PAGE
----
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(Kitco News) – The U.S. economy continues to lose momentum and the threat of a recession continues to grow; however, the Federal Reserve will continue to tighten its monetary policies, which could keep gold prices lower for longer, according to one precious metal firm.
Although gold prices have managed to bounce off their recent two-year lows, the precious metal remains trapped around $1,700 an ounce. December gold futures last traded at $1,686.10 an ounce, up 0.66% on the day.
In their latest precious metals report, commodity analysts at Heraeus Precious Metals warned investors that the gold market could continue to struggle through year-end as rising interest rates support the U.S. dollar.
“The longer the Fed continues on its current path, the longer that a strong dollar will depress the gold price,” the analysts at the European precious metals firm said.
Helping to weigh down gold is the fact that the market keeps pushing out any potential shift in U.S. monetary policy. Markets don ‘t see the Federal Reserve pivoting on rate hikes until the end of 2023. According to the CME FedWatch Tool, markets have all but priced in a 75-basis point move next month.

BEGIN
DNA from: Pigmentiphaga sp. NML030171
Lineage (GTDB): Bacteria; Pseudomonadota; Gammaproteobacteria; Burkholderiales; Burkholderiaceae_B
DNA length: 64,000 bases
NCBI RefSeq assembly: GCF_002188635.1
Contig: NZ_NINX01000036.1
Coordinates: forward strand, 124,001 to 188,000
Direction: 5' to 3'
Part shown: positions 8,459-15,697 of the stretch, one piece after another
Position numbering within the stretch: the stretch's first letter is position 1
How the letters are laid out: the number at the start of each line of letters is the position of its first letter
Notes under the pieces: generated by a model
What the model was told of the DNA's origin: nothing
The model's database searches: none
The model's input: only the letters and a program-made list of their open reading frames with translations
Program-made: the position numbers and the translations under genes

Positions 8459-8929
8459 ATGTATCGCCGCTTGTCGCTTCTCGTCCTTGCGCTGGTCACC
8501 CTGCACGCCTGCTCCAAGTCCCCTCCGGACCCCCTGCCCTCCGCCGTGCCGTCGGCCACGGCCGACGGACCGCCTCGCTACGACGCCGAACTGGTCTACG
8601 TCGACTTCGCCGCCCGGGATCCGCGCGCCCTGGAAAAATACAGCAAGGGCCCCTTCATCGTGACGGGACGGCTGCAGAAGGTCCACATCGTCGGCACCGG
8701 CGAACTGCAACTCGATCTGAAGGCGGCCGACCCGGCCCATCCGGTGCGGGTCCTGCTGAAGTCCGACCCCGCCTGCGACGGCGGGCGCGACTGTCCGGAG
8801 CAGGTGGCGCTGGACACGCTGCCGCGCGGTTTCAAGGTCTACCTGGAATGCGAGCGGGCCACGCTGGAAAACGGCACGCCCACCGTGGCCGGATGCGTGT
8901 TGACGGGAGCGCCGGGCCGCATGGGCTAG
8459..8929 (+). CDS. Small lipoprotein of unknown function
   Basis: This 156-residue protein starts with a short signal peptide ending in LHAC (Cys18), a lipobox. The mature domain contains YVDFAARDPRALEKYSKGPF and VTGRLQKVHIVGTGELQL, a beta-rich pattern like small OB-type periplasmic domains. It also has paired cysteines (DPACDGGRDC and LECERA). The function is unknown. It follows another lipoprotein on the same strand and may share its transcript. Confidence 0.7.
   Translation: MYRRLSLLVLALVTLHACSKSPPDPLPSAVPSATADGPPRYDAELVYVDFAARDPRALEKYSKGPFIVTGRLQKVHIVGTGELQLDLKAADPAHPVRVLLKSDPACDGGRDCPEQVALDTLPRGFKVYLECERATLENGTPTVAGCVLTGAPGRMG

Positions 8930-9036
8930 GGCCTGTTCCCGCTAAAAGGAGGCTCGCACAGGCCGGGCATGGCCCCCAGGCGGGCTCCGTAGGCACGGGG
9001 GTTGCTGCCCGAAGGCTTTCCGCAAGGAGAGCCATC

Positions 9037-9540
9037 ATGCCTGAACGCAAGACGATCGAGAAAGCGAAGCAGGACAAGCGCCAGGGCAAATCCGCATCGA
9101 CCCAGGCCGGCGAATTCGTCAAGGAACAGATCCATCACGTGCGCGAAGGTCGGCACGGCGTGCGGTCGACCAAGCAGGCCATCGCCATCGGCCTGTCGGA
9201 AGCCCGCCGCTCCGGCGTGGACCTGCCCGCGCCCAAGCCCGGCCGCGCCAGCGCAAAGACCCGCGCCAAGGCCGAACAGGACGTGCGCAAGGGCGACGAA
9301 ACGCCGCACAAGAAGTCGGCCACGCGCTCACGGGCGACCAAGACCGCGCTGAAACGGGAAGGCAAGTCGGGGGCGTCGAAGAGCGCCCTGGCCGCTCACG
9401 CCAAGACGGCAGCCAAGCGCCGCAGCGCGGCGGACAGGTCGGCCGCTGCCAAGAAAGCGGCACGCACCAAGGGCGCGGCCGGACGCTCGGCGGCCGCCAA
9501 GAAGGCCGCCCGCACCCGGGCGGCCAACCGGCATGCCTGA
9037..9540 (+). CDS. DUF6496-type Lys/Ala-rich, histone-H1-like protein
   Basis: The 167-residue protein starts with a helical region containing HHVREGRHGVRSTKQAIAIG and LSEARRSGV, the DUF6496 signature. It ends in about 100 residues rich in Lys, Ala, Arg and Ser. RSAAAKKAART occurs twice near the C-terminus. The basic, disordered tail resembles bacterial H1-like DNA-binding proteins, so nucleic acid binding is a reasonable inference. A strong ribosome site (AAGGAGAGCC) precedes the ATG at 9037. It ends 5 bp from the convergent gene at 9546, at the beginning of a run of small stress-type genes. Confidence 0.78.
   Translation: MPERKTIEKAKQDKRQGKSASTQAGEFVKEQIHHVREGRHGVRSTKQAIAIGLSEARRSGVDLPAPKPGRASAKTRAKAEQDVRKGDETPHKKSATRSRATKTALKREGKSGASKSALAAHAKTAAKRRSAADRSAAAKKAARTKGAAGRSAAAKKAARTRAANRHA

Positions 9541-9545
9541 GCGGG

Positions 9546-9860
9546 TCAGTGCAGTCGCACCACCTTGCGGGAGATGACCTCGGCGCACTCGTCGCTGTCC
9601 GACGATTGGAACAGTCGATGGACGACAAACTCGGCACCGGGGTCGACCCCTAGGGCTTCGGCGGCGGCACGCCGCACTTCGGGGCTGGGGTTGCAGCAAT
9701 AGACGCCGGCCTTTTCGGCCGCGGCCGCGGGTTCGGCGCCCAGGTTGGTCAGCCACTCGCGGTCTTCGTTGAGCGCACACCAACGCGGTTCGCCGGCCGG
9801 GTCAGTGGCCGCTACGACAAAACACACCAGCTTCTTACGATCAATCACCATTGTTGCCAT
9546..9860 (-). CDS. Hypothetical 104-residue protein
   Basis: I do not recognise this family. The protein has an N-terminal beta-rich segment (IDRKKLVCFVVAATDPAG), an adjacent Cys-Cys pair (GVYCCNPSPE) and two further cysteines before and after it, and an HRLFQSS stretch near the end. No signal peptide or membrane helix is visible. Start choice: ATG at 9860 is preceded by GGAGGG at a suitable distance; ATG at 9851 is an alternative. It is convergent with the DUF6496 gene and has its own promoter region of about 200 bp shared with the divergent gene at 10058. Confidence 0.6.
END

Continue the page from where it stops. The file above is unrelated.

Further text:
“The Fed is far behind the curve in combating inflation that is still well above its 2% target rate,” the analysts said in the report. “In addition, the supply-side element of the current inflation crisis cannot be solved with rate hikes, meaning that demand-side inflation may need to be more firmly suppressed. The Fed must be willing to endure a significant contraction in manufacturing if it wants to bring down inflation to target levels. This is something it last had to do in the early 1980s.”
Although activity in the U.S. economy is slowing down, Heraeus noted that the labor market remains fairly resilient. Last week, the Bureau of Labor Statistics said 263,000 jobs were created in September, handily beating expectations. At the same time, the unemployment rate fell to pre-pandemic lows.
“The 3.5% unemployment rate is still at a historically low level and indicates a continued robustness in the jobs market, and that further rate hikes can be accommodated by the economy,” the analysts said.
Heraeus said that the Federal Reserve ‘s monetary policy pivot remains the critical factor for gold ‘s eventual rebound.
“Once a slowing U.S. economy forces a Fed policy pivot, the dollar would be expected to begin depreciating, in turn boosting the gold price,” the analysts said. “The longer the Fed continues on its current path, the longer a strong dollar will depress the gold price.
Heraeus added that along with the Federal Reserve ‘s eventual pivot, any narrowing gap in global monetary policy would also support the U.S. dollar. The analysts said the European Central Bank could tighten its monetary policy after the Federal Reserve starts to ease.
“If the Fed stops hiking before the ECB, the euro can be expected to appreciate versus the dollar, and that could see the dollar price rise and outperform gold priced in euros,” the analysts said.
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